Presentation to the Arlington Budget and Revenue Task Force.

Together with my colleagues in the Arlington delegation, I will be meeting with the Arlington Budget and Revenue Task Force this evening.

I will be sharing a few slides about how Arlington compares to other communities.  Arlington has lost aid because it used to receive a lot of aid from the Additional Assistance program, which has been phased out.   It still does well based on income and wealth measures as compared to other communities.  Click here for Powerpoint format or click here for pdf format.  For the underlying spreadsheet of comparative local aid data for all 351 communities, click here.

Click here for the main handout prepared by the Arlington town administration and here for an additional spreadsheet that the administration prepared.

Published by Will Brownsberger

Will Brownsberger is State Senator from the Second Suffolk and Middlesex District.

2 replies on “Presentation to the Arlington Budget and Revenue Task Force.”

  1. During the discussion last night, all of Arlington’s legislators indicated support for making it easier for municipalities to move into the GIC or plans like the GIC.

    There were questions raised about the deductibles for health plans under the GIC. One of the nice things about the GIC is that it offers a number of different health plans. See this page with links to the terms of each of the health plans offered. For an explanation of the deductible rules applicable to all plans, click here. There is a $250 per person deductible with a family maximum of $750. There is an additional $400 deductible per person deductible if you go out of network and that is capped at a family maximum of $800.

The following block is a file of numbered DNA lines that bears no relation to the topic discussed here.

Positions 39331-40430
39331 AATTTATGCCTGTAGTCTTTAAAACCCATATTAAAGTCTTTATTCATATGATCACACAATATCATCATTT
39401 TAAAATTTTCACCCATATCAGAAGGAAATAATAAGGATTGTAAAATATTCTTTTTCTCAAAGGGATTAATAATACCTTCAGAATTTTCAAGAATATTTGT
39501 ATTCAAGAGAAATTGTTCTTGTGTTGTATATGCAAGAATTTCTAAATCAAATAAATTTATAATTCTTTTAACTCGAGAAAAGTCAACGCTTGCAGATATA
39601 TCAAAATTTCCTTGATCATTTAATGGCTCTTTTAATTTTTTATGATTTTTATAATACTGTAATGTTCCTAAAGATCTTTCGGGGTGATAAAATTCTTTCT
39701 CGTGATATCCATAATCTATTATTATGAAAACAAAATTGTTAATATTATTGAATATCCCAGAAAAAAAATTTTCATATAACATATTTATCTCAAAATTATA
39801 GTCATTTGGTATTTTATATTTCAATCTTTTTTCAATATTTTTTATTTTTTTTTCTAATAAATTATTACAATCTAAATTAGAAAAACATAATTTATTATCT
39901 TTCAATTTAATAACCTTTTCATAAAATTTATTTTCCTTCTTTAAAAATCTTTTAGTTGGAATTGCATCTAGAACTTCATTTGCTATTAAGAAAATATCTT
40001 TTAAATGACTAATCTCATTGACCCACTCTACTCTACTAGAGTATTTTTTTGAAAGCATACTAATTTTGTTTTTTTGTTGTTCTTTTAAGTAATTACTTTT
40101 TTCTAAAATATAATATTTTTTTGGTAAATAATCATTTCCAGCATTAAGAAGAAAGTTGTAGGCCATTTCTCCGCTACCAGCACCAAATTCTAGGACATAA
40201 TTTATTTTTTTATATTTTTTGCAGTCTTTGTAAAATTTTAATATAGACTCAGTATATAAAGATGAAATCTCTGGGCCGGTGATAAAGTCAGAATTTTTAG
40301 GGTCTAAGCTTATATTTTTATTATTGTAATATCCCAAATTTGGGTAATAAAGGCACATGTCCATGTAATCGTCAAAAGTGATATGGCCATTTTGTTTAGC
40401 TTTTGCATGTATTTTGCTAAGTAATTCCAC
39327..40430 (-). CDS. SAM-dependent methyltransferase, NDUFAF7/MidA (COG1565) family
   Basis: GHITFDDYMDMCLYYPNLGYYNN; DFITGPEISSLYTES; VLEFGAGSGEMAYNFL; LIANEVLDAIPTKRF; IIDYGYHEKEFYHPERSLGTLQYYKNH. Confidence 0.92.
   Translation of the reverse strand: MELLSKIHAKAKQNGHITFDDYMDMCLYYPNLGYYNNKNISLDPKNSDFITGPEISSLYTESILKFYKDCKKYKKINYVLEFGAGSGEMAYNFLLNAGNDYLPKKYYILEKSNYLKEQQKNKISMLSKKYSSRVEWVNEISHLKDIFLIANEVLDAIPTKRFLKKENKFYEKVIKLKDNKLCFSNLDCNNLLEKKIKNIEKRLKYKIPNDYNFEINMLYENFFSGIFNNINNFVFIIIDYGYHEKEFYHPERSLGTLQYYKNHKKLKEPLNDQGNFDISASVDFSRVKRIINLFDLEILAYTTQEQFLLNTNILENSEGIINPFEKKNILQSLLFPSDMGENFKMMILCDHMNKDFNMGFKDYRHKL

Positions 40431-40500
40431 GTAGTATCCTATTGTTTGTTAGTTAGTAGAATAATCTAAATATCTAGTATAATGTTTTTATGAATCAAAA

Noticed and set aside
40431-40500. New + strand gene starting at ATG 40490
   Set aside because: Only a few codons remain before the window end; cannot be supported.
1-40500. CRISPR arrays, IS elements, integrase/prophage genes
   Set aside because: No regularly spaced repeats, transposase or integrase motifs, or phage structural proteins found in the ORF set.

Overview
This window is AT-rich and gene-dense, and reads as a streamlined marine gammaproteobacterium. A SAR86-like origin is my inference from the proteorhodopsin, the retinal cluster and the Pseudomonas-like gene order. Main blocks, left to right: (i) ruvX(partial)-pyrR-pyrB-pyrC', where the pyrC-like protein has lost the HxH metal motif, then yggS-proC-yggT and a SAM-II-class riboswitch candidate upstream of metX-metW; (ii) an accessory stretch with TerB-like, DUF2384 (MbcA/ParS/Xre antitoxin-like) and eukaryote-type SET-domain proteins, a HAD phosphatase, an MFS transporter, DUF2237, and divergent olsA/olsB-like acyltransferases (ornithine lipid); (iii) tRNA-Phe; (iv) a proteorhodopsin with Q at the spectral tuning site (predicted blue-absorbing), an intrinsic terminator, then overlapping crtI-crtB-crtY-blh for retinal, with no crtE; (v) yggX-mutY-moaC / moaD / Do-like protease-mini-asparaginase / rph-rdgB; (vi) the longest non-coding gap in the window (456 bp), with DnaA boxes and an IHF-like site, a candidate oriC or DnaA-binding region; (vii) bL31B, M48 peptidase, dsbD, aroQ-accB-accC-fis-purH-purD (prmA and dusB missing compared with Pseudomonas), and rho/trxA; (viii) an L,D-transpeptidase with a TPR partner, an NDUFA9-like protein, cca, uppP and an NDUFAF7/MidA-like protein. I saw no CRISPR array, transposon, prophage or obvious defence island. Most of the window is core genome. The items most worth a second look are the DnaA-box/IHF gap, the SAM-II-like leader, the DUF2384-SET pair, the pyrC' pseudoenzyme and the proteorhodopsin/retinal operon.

There are copays required for many services. The level of the copays depend on the plan. In the plan that I use, Harvard Pilgrim, hospitalization copays range from $250 to $750 (depending on the hospital tier) and are waived on a readmission within 30 days and capped at 4 per year. For the few people with serious repetitive health care needs, these charges could add up.

    Another question that was raised was about alternative wealth rankings. Some wondered whether the combined wealth/income index used in the presentation made Arlington look relatively wealthier than an income-only measure would. Actually, by any standard income measure, Arlington ranks higher than by the combined indicator. Click here for a spreadsheet showing alternative wealth measures.

    A measure of developable land could put Arlington lower, but such a measure is hard to frame because it depends on local choices about development policy.

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